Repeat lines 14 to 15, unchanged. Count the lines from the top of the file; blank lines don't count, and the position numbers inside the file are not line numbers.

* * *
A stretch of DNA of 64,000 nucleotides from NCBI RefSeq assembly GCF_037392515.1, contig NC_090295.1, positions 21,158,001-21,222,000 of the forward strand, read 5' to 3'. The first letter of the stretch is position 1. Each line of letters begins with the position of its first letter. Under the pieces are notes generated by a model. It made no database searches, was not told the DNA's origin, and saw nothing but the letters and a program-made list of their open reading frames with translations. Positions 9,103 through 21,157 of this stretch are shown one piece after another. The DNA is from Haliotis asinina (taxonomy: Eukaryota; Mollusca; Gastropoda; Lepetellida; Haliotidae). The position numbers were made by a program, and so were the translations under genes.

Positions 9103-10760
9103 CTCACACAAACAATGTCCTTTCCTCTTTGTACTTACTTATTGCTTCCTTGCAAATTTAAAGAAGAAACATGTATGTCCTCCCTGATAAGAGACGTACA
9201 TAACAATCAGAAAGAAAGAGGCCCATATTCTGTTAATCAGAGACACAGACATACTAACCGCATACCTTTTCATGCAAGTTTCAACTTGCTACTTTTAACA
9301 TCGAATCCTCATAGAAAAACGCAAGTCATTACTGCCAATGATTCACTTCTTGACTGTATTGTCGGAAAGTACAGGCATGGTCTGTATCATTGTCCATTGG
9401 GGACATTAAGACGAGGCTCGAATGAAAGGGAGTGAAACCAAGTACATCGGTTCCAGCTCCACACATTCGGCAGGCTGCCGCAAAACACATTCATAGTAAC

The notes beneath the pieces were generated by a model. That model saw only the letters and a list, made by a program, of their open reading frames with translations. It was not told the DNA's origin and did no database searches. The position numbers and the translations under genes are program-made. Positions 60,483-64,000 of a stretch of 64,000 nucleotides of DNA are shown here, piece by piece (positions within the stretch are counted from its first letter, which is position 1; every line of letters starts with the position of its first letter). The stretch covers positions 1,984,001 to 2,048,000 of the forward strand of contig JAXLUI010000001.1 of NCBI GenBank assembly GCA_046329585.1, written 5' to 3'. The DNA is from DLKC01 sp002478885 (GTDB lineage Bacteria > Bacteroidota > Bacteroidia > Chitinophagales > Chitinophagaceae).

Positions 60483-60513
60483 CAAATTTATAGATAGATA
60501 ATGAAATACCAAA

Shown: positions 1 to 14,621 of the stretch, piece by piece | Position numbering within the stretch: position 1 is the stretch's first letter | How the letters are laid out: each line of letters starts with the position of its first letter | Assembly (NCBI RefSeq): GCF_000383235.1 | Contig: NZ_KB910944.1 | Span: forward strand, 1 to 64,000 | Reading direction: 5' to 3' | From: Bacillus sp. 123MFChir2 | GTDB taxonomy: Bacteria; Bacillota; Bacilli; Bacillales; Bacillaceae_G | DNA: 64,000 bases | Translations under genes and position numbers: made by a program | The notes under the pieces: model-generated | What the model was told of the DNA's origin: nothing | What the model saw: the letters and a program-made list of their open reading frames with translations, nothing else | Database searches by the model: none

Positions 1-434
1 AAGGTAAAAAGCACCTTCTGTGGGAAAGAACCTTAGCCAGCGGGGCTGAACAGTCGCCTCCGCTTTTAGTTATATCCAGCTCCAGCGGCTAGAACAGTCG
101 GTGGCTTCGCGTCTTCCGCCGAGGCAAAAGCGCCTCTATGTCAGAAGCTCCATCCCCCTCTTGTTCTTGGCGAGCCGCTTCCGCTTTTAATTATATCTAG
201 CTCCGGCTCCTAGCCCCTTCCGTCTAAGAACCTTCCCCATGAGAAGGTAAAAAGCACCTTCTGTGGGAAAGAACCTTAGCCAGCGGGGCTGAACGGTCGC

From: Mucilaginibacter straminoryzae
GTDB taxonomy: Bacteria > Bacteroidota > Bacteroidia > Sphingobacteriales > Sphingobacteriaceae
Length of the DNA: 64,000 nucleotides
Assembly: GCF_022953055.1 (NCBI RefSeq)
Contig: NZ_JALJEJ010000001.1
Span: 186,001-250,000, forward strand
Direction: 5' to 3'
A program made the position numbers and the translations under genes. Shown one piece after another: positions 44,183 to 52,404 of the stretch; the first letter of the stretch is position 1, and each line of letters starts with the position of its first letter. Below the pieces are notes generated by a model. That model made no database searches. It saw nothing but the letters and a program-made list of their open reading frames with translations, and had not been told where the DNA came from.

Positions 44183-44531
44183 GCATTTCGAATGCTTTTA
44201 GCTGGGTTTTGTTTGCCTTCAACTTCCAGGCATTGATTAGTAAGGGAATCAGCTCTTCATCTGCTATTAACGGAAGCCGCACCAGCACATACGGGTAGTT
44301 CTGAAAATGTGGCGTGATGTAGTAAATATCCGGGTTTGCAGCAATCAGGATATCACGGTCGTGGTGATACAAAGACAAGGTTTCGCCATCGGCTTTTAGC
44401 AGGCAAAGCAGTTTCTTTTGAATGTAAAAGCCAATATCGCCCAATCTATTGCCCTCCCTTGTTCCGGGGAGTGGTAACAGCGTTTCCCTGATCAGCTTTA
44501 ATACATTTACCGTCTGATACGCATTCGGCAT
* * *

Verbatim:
101 GTGGCTTCGCGTCTTCCGCCGAGGCAAAAGCGCCTCTATGTCAGAAGCTCCATCCCCCTCTTGTTCTTGGCGAGCCGCTTCCGCTTTTAATTATATCTAG
201 CTCCGGCTCCTAGCCCCTTCCGTCTAAGAACCTTCCCCATGAGAAGGTAAAAAGCACCTTCTGTGGGAAAGAACCTTAGCCAGCGGGGCTGAACGGTCGC